Computation of periodic solutions of discrete mechanical systems . The modal analysis, i.e., a spectral decomposition of the problem into linear normal modes is one of the basic tools for mechanical engineers to study dynamic response and resonance phenomena of an elastic structure. Since several years, the concept of nonlinear normal modes [75], that is closely related to the computation of quasiperiodic solutions that live in a nonlinear manifold, has emerged as the nonlinear extension of the modal analysis. One of the fundamental question is: what remains valid if we add unilateral contact conditions ? The computation of nonsmooth modes amounts to computing periodic solutions, performing the parametric continuation of solution branches and studying the stability of these branches. This calls for time integration schemes for IVP an BVP that satisfy some geometric criteria: conservation of energy, reduced numerical dispersion, symplecticity as we described before. Though the question of conservation of energy for unilateral contact has been discussed in [28], the other questions remain open. For the shooting technique and the study of stability, we need to compute the Jacobian matrix of the flow with respect to initial conditions, the socalled saltation matrix [76], [85] for nonsmooth flows. The eigenvalues of this matrix are the Floquet multipliers that give some information on the stability of the periodic solutions. The question of an efficient computation of this matrix is also an open question. For the continuation, the question is also largely open since the continuity of the solutions with respect to the parameters is not ensured.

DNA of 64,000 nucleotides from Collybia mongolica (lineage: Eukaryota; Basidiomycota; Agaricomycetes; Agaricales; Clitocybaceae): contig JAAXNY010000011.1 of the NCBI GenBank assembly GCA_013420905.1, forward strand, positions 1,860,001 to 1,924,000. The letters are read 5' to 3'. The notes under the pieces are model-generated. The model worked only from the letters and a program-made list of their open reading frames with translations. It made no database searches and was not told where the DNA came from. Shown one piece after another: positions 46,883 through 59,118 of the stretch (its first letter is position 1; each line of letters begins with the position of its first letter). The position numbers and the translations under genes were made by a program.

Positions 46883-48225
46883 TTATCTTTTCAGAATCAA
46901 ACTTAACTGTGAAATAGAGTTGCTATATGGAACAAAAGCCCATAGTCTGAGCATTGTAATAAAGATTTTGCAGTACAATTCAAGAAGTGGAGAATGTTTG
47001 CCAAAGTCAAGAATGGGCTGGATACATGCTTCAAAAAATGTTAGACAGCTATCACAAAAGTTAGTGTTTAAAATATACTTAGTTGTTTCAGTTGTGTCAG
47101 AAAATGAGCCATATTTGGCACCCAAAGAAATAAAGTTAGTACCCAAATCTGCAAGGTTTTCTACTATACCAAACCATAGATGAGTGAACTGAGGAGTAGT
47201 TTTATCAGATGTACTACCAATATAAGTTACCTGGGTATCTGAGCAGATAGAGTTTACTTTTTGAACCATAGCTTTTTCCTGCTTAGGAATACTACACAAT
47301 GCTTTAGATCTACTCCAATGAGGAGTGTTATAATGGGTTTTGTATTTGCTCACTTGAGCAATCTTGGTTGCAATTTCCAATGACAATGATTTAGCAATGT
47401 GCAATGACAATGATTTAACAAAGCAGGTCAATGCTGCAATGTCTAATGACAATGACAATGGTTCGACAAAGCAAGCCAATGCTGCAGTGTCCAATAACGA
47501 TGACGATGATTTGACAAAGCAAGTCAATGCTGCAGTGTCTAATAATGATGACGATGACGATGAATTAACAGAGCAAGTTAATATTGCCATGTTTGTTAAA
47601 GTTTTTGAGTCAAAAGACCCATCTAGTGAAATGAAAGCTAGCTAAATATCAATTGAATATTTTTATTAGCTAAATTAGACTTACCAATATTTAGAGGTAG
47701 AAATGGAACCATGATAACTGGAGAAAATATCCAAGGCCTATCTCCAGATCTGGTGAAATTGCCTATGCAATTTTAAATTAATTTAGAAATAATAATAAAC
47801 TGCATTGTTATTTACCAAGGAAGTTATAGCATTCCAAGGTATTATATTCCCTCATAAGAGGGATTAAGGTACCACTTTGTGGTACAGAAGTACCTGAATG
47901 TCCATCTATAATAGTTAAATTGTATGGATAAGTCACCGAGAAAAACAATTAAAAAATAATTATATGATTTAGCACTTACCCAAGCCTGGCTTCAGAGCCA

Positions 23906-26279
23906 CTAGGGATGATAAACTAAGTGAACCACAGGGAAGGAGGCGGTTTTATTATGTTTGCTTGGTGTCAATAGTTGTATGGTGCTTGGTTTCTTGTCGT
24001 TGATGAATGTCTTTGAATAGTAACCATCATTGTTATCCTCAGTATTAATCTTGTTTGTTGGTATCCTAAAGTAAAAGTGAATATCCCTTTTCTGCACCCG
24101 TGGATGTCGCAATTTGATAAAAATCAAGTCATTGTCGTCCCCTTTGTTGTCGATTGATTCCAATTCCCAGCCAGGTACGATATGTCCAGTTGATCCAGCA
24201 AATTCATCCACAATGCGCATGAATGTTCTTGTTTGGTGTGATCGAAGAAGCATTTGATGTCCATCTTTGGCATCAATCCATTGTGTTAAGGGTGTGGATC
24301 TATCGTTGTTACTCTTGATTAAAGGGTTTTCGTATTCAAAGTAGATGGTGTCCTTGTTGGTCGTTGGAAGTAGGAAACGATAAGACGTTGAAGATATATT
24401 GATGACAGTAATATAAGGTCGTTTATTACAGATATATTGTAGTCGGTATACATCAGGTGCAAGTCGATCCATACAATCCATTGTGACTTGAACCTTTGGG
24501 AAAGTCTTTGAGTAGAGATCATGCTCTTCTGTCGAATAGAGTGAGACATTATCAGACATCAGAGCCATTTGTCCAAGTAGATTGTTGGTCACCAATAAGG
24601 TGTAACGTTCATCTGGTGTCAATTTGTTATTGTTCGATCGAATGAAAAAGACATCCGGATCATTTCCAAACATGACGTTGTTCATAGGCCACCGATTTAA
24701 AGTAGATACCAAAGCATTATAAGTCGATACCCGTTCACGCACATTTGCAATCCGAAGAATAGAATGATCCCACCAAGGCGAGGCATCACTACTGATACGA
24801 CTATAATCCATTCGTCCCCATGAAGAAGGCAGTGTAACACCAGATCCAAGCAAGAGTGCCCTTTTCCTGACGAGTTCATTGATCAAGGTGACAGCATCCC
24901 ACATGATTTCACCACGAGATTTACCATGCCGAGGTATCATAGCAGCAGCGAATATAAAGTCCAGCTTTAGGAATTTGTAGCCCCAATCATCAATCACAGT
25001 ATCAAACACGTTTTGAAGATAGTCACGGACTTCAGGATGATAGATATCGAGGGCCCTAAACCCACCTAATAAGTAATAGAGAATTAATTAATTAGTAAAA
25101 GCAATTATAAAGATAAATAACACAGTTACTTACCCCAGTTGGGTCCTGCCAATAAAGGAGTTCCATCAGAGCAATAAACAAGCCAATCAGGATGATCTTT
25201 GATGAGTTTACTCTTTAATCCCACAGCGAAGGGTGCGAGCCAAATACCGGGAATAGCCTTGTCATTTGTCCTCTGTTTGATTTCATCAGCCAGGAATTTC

Extension to elastic continuum media . This is a difficult task. First of all, the question of the mathematical model for the dynamic continuum problem with unilateral contact raises some problems of well–posedness. For instance, the need for an impact law is not clear in some cases. If we perform a semi–discretization in space with classical techniques (Finite Element Methods, Finite Difference Schemes), we obtain a discrete system for which the impact law is needed. Besides all the difficulties that we enumerate for discrete systems in the previous paragraph, the space discretization also induces numerical dispersion that may destroy the periodic solutions or renders their computation difficult. The main targeted applications for this research are cable–systems, string musical instruments, and seismic response of electrical circuit breakers with Schneider Electric.

Computation of solutions of nonsmooth time Boundary Value Problems (BVP) (collocation, shooting) . The technique developed in the two previous items can serve as a basis for the development of more general solvers for nonsmooth BVP that can be for instance found when we solve optimal control problems by direct or indirect methods, or the computation of nonlinear waves. Two directions can be envisaged: